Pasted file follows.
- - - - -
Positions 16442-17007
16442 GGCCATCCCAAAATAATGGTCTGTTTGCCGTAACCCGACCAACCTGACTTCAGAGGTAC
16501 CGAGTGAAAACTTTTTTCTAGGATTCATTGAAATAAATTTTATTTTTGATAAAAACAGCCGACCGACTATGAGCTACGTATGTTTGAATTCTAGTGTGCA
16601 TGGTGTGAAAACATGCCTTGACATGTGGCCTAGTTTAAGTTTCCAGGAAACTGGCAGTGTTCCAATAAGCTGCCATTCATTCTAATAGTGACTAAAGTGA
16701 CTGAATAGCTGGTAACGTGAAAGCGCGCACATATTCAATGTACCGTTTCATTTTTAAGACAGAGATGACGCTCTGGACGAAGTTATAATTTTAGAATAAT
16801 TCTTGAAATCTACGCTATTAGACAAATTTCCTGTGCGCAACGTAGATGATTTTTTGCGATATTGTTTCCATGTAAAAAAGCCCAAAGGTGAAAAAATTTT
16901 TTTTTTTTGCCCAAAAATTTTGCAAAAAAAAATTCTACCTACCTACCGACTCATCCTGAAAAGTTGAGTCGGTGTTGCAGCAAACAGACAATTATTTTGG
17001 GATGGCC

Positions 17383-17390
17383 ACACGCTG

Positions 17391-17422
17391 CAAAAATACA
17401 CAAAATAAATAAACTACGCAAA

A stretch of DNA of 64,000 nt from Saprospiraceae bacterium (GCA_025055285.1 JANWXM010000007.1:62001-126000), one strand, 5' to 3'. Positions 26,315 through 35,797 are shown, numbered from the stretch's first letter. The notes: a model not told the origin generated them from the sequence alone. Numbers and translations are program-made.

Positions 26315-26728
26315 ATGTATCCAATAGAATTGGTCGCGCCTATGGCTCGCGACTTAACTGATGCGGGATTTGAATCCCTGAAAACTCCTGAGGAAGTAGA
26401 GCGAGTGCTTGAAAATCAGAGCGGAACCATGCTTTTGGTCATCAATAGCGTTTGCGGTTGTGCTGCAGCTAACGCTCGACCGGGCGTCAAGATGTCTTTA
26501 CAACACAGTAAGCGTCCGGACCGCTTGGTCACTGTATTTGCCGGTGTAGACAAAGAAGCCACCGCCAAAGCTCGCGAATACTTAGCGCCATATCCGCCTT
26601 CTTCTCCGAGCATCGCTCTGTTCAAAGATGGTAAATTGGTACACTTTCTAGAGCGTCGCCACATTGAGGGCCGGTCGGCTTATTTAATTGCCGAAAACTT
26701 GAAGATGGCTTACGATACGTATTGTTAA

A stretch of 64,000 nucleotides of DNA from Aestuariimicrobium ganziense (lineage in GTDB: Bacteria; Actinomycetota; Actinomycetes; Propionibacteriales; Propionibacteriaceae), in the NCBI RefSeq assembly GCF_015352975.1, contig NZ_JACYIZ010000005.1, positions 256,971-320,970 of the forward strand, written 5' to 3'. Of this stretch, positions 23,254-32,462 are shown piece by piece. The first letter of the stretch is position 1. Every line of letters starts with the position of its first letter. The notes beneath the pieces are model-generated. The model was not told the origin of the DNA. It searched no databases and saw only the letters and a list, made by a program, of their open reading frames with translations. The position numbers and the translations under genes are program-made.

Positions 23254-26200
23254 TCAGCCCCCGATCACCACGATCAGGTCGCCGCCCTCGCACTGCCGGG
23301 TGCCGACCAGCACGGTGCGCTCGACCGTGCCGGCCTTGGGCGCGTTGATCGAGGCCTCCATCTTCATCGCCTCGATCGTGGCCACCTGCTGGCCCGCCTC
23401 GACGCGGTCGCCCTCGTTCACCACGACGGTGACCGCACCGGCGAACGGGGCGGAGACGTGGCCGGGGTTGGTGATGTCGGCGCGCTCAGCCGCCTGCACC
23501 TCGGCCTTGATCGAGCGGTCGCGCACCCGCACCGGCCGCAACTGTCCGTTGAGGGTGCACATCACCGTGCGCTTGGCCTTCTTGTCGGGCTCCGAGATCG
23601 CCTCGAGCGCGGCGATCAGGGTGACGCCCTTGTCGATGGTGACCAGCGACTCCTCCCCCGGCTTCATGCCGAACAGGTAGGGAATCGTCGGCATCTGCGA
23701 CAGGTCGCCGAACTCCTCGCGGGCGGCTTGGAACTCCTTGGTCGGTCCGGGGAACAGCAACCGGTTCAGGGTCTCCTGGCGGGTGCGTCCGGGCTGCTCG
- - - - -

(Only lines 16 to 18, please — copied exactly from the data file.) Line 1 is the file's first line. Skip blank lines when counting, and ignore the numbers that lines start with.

26315 ATGTATCCAATAGAATTGGTCGCGCCTATGGCTCGCGACTTAACTGATGCGGGATTTGAATCCCTGAAAACTCCTGAGGAAGTAGA
26401 GCGAGTGCTTGAAAATCAGAGCGGAACCATGCTTTTGGTCATCAATAGCGTTTGCGGTTGTGCTGCAGCTAACGCTCGACCGGGCGTCAAGATGTCTTTA
26501 CAACACAGTAAGCGTCCGGACCGCTTGGTCACTGTATTTGCCGGTGTAGACAAAGAAGCCACCGCCAAAGCTCGCGAATACTTAGCGCCATATCCGCCTT